Wednesday, May 25, 2005

And How Do You Spell...?

Phr...Pir...Pyhr...Prh...ohhhh, I remember...Pyrrhic! That's it! Pyrrhic victory anyone?

on the Nation's website...
05/24/2005 @ 5:12pm

Bad Deal on Judges
by John Nichols

As the showdown on the so-called "nuclear option" approached, polls
showed that the American people opposed scheming on the part of
Senate GOP leaders to eliminate judicial filibusters by an
overwhelming 2-to-1 margin.

Even among grassroots Republicans, there was broad discomfort with
the idea of creating a tyranny-of-the-majority scenario in which the
minority party in the Senate would no longer be consulted regarding
lifetime appointments to the federal courts.

So there were plenty Republican senators who were looking for a way
out of the corner into which Senate majority leader Bill Frist, R-
Tenn., had maneuvered them. Democrats simply needed to hold the line,
while attracting Republicans who were uncomfortable with Frist's
machinations, and they could have secured the will of the people.

Unfortunately, the Democrats buckled. So Republicans will get the
votes they want on at least three federal appeals court nominees who
should not be allowed on the bench.

Under a compromise worked out by moderate Republicans and Democrats,
the "nuclear option" has been averted for the time being -- and
perhaps permanently.

But in return for that concession by the Republicans, the Democrats
have agreed to allow confirmation votes on three judicial
nominations that had been blocked: Janice Rogers Brown, William
Pryor Jr. and Priscilla Owen. The trio were among the ten appeals
court nominees whose records of judicial activism, ideological
rigidity and ethical misdeeds were so troubling that a substantial
number of senators felt they ought not be given lifetime tenures on
key appellate court benches.

It now appears that confirmation is all but certain for the nominees:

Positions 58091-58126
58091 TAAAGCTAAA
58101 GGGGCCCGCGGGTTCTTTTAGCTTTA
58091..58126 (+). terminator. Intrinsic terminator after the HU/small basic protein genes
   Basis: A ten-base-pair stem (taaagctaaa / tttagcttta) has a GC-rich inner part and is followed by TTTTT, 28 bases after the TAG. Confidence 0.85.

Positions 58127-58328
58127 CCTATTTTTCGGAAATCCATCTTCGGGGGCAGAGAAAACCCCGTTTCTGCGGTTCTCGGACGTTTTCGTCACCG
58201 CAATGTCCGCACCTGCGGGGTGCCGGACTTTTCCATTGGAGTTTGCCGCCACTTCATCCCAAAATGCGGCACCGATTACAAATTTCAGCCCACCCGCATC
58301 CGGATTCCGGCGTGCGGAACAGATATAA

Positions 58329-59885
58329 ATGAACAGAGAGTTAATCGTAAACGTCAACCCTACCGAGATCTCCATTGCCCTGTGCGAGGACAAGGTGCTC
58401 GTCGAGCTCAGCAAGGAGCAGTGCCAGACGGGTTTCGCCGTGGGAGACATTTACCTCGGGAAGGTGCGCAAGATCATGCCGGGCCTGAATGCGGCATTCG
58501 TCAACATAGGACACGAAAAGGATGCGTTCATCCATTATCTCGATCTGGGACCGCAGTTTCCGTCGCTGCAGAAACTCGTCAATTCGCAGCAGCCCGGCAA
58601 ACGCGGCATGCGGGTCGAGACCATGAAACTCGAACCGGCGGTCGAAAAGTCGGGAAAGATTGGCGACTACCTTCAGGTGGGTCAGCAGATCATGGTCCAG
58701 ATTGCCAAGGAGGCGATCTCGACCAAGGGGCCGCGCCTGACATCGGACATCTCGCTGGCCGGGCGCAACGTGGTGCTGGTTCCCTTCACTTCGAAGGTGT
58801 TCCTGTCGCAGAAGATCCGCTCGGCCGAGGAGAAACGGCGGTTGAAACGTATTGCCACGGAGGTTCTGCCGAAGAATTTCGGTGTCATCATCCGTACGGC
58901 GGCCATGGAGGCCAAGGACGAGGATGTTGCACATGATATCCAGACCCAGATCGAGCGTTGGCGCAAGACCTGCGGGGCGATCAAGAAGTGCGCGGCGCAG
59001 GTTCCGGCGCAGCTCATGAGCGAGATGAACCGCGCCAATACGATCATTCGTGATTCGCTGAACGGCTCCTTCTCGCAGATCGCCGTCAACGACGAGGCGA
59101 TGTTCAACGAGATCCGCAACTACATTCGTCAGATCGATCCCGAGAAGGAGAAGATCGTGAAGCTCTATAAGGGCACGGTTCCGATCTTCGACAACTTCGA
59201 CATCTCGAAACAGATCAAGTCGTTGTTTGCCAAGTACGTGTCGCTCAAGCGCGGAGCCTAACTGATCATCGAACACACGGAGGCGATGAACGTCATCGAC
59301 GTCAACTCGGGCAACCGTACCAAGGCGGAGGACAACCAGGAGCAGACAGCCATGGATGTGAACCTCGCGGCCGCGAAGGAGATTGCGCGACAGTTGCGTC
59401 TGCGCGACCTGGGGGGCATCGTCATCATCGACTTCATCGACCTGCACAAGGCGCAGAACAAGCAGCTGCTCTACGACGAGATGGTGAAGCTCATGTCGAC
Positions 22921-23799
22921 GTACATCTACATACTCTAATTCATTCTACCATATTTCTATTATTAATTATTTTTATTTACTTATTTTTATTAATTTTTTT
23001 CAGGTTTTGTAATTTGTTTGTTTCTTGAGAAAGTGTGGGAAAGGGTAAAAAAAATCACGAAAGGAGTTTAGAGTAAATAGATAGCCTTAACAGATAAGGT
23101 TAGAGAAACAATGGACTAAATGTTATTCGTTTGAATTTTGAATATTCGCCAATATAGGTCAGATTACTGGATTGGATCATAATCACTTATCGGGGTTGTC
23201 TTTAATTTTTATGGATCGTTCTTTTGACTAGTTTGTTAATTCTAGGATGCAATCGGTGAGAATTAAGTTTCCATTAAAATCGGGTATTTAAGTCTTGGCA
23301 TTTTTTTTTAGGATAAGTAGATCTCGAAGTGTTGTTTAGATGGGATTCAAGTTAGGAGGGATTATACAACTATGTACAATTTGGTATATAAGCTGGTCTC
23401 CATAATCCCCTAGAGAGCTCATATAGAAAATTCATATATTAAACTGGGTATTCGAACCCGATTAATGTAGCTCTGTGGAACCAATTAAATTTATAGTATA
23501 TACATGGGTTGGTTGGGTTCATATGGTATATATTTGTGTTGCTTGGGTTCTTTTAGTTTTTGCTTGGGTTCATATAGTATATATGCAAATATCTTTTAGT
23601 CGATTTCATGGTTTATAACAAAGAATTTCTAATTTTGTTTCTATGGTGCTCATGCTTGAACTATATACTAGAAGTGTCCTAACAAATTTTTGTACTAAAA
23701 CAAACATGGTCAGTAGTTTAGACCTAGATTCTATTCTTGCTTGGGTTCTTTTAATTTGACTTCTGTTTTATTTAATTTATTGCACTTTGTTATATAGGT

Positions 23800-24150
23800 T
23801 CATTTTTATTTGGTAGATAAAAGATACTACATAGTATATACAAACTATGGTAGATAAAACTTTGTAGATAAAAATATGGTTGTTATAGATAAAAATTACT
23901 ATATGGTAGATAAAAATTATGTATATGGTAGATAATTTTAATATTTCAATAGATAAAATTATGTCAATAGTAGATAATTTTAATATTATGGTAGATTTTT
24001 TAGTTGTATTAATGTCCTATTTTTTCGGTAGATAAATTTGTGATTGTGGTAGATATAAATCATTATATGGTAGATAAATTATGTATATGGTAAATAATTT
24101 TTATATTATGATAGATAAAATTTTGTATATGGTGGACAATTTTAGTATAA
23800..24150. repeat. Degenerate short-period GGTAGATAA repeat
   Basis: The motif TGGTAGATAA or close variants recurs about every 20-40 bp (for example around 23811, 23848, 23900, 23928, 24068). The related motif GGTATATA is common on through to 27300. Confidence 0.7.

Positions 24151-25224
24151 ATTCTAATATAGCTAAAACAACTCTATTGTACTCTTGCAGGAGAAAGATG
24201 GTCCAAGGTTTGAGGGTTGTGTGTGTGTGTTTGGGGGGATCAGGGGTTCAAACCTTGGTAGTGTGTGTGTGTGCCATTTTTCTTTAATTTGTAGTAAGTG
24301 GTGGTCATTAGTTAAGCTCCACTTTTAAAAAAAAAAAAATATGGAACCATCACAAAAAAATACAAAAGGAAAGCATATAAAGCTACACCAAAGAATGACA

That's bad news for Americans in general and, in particular, for low-
income citizens, people of color and women who look to the nation's
highest courts for a measure of protection against discrimination and
other forms of government-sanctioned abuse.

Brown, who has been nominated to serve on the powerful US Court of
Appeals for the District of Columbia Circuit, has condemned the New
Deal, which gave the United States Social Security, the minimum wage
and fair labor laws. She has expressed doubts about whether age
discrimination laws are a good idea. And she has made it clear that
she is no fan of affirmative action or other programs designed to
help minorities and women overcome centuries of oppression.

Pryor, while serving as attorney general of Alabama, fought to
undermine the authority of Congress to prohibit discrimination and to
protect the environment, to maintain separation of church and state,
to protect reproductive freedom and to guarantee equal protection
under the law for gay men and lesbians. He has been nominated to
serve on the Eleventh Circuit Court of Appeals.

Owen, who has been nominated to serve on the US Court of Appeals for
the Fifth Circuit, established a record on the Texas Supreme Court of
unswerving loyalty to corporate interests. She has, in addition,
adopted such extreme antiabortion rights stances that even her fellow
conservatives, including Alberto Gonzalez, who was then a Supreme
Court justice but now servers as US Attorney General, have distanced
themselves from her.

All three nominees have drawn broad opposition from civil rights,
women's rights, public interest, religious, environmental and labor
groups. None of them should ever be allowed anywhere near an appeals
court bench. Yet it is likely that, as a result of the deal worked
out by the moderate senators, all three will soon be donning the
robes of the federal judiciary.

This "compromise" may have averted the "nuclear option" for a time.
But it will saddle the federal bench with more bad judges.

That's a bad deal, especially when there is such overwhelming public
sentiment for maintaining the right of senators to block
inappropriate judicial nominees. Democrats were right to oppose
Brown, Pryor and Owen. They will come to regret cutting the deal to
let these unacceptable nominees -- and the others who are now sure to
be nominated by the Bush Administration -- to be approved.

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